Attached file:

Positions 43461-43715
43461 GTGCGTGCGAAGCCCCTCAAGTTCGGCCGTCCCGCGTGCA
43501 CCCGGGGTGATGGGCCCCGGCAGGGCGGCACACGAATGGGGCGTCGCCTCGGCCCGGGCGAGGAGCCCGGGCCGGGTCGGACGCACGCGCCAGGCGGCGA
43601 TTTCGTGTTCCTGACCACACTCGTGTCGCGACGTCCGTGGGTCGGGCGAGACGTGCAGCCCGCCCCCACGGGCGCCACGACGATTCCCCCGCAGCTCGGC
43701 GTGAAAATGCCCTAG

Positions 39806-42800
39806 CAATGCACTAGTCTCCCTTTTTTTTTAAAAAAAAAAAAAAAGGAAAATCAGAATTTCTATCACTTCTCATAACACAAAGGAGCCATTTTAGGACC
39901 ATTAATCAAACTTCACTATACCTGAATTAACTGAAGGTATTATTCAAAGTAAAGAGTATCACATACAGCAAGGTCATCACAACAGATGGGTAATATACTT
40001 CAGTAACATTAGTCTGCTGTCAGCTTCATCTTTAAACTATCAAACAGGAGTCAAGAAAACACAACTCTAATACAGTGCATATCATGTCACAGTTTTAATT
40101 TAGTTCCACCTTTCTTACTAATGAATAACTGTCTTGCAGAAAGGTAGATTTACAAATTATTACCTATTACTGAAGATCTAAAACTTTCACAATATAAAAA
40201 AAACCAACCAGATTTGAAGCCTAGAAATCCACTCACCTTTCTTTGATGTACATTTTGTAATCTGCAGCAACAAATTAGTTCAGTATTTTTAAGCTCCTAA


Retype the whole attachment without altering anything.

Positions 43461-43715
43461 GTGCGTGCGAAGCCCCTCAAGTTCGGCCGTCCCGCGTGCA
43501 CCCGGGGTGATGGGCCCCGGCAGGGCGGCACACGAATGGGGCGTCGCCTCGGCCCGGGCGAGGAGCCCGGGCCGGGTCGGACGCACGCGCCAGGCGGCGA
43601 TTTCGTGTTCCTGACCACACTCGTGTCGCGACGTCCGTGGGTCGGGCGAGACGTGCAGCCCGCCCCCACGGGCGCCACGACGATTCCCCCGCAGCTCGGC
43701 GTGAAAATGCCCTAG

Positions 39806-42800
39806 CAATGCACTAGTCTCCCTTTTTTTTTAAAAAAAAAAAAAAAGGAAAATCAGAATTTCTATCACTTCTCATAACACAAAGGAGCCATTTTAGGACC
39901 ATTAATCAAACTTCACTATACCTGAATTAACTGAAGGTATTATTCAAAGTAAAGAGTATCACATACAGCAAGGTCATCACAACAGATGGGTAATATACTT
40001 CAGTAACATTAGTCTGCTGTCAGCTTCATCTTTAAACTATCAAACAGGAGTCAAGAAAACACAACTCTAATACAGTGCATATCATGTCACAGTTTTAATT
40101 TAGTTCCACCTTTCTTACTAATGAATAACTGTCTTGCAGAAAGGTAGATTTACAAATTATTACCTATTACTGAAGATCTAAAACTTTCACAATATAAAAA
40201 AAACCAACCAGATTTGAAGCCTAGAAATCCACTCACCTTTCTTTGATGTACATTTTGTAATCTGCAGCAACAAATTAGTTCAGTATTTTTAAGCTCCTAA